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Tropics of Savagery is an incisive and provocative study of the figures and tropes of “savagery” in Japanese colonial culture. Through a rigorous analysis of literary works, ethnographic studies, and a variety of other discourses, Robert Thomas Tierney demonstrates how imperial Japan constructed its own identity in relation both to the West and to the people it colonized. By examining the representations of Taiwanese aborigines and indigenous Micronesians in the works of prominent writers, he shows that the trope of the savage underwent several metamorphoses over the course of Japan's colonial period--violent headhunter to be subjugated, ethnographic other to be studied, happy primitive to be exoticized, and hybrid colonial subject to be assimilated.
1. From Taming Savages to Going Native: Self and Other on the Taiwan Aboriginal Frontier
2. Ethnography and Literature: Sat Haruo’s Colonial Journey to Taiwan
3. The Adventures of Momotar in the South Seas: Folklore, Colonial Policy, Parody
4. The Colonial Eyeglasses of Nakajima Atsushi
Conclusion: Cannibalism in Postwar Literature
Glossary of Japanese Terms
Robert Thomas Tierney is Assistant Professor of East Asian Languages and Cultures at the University of Illinois, Urbana-Champaign.
“Tierney has demonstrated adequately an insightful argument sustaining the similarity between the experiences of non-Western and Western colonization.”—Bltn Of The Institute Of Chinese Literature & Philosophy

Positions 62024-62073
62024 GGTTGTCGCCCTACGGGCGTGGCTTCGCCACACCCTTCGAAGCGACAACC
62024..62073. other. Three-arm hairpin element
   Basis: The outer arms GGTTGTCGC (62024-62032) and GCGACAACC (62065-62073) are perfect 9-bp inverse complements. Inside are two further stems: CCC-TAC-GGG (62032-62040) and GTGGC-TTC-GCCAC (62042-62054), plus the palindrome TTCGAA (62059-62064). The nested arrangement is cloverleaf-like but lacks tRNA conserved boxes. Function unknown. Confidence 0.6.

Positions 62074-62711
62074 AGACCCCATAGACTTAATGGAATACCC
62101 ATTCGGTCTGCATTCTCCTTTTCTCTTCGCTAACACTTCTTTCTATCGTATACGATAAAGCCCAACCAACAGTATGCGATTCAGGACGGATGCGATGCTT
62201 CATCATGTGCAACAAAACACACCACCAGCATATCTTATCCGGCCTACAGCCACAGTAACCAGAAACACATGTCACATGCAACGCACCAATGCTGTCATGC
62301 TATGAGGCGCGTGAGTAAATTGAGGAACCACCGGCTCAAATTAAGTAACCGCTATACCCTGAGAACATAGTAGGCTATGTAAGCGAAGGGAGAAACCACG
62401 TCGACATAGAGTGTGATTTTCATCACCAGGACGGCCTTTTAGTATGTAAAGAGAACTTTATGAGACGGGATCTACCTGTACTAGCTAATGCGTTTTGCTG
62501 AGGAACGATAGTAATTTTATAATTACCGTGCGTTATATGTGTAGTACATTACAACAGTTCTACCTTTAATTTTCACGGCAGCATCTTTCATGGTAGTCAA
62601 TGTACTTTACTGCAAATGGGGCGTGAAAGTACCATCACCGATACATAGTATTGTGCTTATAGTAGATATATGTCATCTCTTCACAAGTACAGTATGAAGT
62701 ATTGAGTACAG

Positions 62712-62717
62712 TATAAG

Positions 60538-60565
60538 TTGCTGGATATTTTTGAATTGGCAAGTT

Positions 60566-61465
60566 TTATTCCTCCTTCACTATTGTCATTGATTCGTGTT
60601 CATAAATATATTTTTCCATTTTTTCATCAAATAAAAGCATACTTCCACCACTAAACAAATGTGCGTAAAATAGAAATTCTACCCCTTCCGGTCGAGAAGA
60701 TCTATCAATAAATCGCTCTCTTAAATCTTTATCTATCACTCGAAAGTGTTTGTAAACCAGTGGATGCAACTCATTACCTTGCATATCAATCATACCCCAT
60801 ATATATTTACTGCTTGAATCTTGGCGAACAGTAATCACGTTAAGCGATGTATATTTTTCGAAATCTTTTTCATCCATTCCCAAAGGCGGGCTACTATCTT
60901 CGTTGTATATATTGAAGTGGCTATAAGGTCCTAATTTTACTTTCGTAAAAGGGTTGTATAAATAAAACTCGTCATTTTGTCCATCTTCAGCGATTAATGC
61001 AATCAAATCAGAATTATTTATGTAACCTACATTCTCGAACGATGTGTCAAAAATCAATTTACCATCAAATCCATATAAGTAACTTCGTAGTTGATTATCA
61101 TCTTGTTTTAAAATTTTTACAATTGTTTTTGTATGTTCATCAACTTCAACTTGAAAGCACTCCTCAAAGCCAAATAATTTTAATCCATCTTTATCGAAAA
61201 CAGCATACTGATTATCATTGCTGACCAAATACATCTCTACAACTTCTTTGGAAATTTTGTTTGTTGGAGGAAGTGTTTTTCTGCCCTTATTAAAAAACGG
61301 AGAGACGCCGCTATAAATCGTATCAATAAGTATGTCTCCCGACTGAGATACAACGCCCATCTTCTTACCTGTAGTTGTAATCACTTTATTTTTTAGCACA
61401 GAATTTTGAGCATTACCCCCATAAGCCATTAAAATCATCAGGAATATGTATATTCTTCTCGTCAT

“An invaluable window through which one can appreciate wide-ranging experiences and interpretations of colonialism in prewar and wartime Japan.”—World History Connected
“Tropics of Savagery is a readable, analytical, and introspective work.”—Bltn Of The Institute Of Chinese Literature & Philosophy
"Robert Tierney's Tropics of Savagery
presents a most incisive and provocative account of Japanese colonial discourse. Tierney pursues a deeper understanding of Japan's imperialism through rich and powerful narratives and analysis."—Leo Ching, author of Becoming 'Japanese': Colonial Taiwan and the Politics of Identity Formation
"Tierney offers one of the first serious evaluations of how Japanese came to look upon their new colonial possessions and how this imperial impulse was displaced through a tropic mechanism that appealed to the figures of savagery and primitivism. He not only provides readings of important but unfamiliar Japanese writers; he positions them in such a way as to tell a narrative that simply hasn't been told. An outstanding work."—Harry Harootunian, author of Overcome by Modernity: History, Culture, and Community in Interwar Japan